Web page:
Sunday, 3 March 2013

McDonald’s Trims Menu Items as Sales Drop




McDonald’s may have sold more than247 billion hamburgers since eventual owner Ray Kroc opened his first franchise in 1955, but things have apparently slowed down a little bit for the fast-food powerhouse.
January marked the first time in nine years that Mickey D’s reported that its same-store sales in the U.S. went down,according to the Chicago Tribune. The word is that sales at franchise locations that have been open for more than a year went down 2.2 percent. In Europe, Asia Pacific, Africa and the Middle East, same-store sales also took a similar decline. The announcement, however, isn’t shocking since fast food has been taking a hit across the board due to consumers being more vigilant about where their dollars (and calories) are spent.
FoxNews.com notes that McDonald’s competitors have been rolling out new products. Burger King “has focused on value-priced foods like its Barbecued Chicken and Pulled Pork sandwiches” and it has reintroduced its Chicken Parmesan sandwich with a different patty. Wendy’s has got a new Bacon Portabella Melt cheeseburger “and is considering different bread options such as wheat or focaccia buns.” Taco Bell has a hit with its new Doritos Locos Tacos and Cantina Bell bowls and burritos. Plus, it’s got a whole new dessert menu on the way. Fox also notes that McDonald’s has been trying to do battle with Starbucks by offering new coffee options but the coffee giant fought back with a Groupon that garnered more than 1.5 million customers in one day.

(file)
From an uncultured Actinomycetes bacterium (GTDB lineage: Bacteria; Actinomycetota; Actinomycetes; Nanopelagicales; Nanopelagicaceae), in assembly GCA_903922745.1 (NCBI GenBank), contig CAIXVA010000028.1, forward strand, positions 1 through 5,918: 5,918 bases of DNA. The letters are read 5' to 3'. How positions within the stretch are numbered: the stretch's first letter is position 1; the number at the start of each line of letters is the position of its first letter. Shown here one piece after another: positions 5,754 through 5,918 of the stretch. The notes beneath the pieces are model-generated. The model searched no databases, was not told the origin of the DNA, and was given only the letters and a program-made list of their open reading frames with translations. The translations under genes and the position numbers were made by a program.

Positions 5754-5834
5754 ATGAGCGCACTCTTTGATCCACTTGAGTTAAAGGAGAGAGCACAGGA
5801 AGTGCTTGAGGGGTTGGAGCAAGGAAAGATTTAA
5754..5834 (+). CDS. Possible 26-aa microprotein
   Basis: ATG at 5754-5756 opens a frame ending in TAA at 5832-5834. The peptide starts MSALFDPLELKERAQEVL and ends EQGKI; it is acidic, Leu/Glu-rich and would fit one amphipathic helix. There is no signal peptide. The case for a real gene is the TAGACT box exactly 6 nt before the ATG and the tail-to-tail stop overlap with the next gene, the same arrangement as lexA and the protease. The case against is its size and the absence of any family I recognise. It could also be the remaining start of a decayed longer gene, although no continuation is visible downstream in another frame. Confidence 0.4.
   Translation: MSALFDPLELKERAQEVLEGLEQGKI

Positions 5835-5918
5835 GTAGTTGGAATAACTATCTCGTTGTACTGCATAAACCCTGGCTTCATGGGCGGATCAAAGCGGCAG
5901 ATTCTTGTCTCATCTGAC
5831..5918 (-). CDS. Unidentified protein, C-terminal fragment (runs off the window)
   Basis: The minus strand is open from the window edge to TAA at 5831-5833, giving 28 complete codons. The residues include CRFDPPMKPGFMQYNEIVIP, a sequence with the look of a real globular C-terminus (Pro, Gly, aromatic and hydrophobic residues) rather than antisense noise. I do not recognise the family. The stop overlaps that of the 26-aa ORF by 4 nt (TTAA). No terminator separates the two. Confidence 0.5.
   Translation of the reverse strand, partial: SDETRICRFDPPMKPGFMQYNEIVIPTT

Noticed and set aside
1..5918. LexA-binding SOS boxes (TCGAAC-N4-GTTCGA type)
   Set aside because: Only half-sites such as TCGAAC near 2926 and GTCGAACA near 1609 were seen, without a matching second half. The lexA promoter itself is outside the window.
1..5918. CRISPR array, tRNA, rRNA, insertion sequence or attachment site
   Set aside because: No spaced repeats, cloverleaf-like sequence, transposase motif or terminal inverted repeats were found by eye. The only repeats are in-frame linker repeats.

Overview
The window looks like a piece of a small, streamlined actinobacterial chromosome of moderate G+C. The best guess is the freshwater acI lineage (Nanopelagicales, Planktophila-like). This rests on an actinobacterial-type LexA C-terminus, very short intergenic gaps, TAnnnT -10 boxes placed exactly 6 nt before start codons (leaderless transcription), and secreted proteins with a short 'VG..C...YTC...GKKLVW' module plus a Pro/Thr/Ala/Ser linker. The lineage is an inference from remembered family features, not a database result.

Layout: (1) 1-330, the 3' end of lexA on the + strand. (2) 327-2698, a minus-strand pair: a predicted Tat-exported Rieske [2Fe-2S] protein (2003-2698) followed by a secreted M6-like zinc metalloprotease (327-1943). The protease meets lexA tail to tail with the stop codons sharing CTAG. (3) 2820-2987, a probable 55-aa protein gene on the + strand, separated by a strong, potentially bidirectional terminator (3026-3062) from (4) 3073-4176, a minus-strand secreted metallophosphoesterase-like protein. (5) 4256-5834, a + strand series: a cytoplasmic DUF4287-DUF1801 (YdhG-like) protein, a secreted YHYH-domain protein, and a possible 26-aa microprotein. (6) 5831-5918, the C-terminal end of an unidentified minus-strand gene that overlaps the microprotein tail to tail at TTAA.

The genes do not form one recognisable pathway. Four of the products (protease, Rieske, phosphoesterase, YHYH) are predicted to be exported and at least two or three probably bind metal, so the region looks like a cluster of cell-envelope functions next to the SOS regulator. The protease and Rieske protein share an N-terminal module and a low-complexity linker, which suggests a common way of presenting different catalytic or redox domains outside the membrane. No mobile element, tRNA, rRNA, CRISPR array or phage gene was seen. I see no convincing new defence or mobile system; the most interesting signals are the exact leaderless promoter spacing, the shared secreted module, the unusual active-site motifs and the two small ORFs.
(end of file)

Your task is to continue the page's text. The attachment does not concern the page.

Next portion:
So what is Ronald going to do about it? Switch up its menu a little bit. The Tribune reports that those who venture beneath the Golden Arches should snap up the apple walnut salad and Chicken Selects because those are going the way of the McDLT. Another menu item that may get removed is the Angus Burger, which only made its debut in 2009. The product chop will be so the company will have room to add new items in the spring or summer such as the McWrap and possibly chicken wings.
Of course the recent news of sickly, chemical-ridden chickens in China being sold to fast food chains there as well as the recurring reports of horse meat showing up in places that it shouldn’t has also hurt fast food sales worldwide, even though “Chinese authorities cleared McDonald's and KFC owner Yum Brands Inc.” of having served any birds “laced with excessive chemicals,” Reuters reports. The key word there is “excessive.” Yum, indeed.

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